In the social sector, some times the individuals in leadership roles are not the best managers. Sometimes they are the visionaries who had a market changing idea, the doers who started small and grew a nonprofit out of love, or the academic or corporate executive who have had a change of heart and want to give back in their ‘second career’. This nets out to some nonprofit bosses who aren’t always best prepared to manage a team and given the critical role of leaders, it can make for a particularly difficult work environment. What to do when you have a difficult boss? Read on for a few tips that we’ve seen help.
Separate Yourself From Your Work
Don’t stop giving 100% at work, but try to diversify your energies so that work isn’t the main source of positive (and in this case, negative feelings). Focus on the larger nonprofit community by attending networking events and exploring programing they might have. If you don’t live in a large metropolitan area with a rich community, look into some of the online resources that exist.
Recognizing you can be a leader from any role is a defining moment for some. Realize that you don’t need a title or a job description to define your leadership responsibilities or how you’ll comport yourself at the office. This is the first step at managing up, and being a leader from within.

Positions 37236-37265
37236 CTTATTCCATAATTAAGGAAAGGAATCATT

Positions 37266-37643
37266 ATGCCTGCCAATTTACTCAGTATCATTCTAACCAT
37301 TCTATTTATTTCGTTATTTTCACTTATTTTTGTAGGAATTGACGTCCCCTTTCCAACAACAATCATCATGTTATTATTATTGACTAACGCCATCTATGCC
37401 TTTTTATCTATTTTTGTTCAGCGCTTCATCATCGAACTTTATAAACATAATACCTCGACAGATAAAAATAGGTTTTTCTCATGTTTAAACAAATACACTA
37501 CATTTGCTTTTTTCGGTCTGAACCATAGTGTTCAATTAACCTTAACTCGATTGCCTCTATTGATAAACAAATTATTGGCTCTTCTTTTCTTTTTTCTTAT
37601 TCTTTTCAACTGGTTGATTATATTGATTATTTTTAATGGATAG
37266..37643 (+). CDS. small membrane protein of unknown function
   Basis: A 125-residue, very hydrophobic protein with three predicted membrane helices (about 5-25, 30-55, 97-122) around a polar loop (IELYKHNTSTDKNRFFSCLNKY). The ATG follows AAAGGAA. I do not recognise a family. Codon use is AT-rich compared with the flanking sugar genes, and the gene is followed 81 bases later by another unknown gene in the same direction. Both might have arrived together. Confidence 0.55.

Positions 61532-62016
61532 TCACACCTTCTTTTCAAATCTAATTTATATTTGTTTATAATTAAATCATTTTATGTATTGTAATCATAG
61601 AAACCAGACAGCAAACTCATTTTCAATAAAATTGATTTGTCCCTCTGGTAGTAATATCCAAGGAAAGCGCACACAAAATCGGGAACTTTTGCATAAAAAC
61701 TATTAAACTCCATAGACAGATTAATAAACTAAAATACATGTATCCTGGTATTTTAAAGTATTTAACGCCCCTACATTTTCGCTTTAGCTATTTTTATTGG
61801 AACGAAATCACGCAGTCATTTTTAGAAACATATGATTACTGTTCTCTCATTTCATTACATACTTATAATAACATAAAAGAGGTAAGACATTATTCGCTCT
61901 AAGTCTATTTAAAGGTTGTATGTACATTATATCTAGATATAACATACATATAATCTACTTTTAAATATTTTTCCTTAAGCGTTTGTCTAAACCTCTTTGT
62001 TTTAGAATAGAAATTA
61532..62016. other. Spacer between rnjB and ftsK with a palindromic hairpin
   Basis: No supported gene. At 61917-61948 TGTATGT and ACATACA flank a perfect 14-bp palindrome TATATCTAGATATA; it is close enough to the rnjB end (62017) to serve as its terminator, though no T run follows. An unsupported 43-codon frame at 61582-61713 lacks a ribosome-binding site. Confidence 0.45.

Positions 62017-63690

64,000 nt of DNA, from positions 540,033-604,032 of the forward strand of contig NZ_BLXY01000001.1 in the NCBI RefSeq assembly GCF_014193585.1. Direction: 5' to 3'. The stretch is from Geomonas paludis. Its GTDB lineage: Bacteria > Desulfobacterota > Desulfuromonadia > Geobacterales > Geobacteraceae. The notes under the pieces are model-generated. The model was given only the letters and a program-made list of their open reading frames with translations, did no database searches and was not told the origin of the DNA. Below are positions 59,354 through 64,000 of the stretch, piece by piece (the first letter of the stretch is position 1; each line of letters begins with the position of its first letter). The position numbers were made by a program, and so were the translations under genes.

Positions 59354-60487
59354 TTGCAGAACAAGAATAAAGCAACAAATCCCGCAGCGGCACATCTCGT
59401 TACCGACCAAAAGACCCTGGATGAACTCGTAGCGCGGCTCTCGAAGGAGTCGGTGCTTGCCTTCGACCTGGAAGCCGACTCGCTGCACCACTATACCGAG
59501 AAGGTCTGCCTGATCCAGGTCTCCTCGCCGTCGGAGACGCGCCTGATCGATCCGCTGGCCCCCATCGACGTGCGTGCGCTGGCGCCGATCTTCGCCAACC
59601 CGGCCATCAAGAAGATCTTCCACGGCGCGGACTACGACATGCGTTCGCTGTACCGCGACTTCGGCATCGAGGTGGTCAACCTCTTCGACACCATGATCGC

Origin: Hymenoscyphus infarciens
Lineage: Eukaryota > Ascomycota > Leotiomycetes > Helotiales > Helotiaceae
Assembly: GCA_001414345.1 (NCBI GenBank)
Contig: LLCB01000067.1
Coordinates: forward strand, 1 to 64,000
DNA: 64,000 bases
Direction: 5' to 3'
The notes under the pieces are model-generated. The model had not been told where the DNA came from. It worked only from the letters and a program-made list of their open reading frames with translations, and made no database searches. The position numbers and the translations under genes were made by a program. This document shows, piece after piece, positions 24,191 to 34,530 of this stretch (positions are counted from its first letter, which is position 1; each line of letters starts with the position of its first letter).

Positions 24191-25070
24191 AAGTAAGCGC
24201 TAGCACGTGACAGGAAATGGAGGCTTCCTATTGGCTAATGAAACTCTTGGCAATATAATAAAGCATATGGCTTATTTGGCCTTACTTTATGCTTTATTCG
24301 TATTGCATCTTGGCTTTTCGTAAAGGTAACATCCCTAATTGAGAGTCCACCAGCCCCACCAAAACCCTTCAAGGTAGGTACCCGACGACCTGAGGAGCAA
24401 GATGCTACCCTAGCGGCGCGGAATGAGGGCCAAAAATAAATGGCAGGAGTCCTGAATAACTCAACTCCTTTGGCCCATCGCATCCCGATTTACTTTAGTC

- Continue to focus on your professional development and find growth opportunities beyond work. This might be at a continuing education course at the local university, like UCLA Extension’s Nonprofit Management Certificate or an online program like the Center for Nonprofit Management.
- Seek mentorship and needed leadership from organizations like Young Nonprofit Professionals Network or the Nonprofit Learning Lab’s Mentor Program.
- Suggest a team retreat to focus on building culture and organizational values. Take a look at this interview of Peter Morelli of Deutser, on the importance of building culture.
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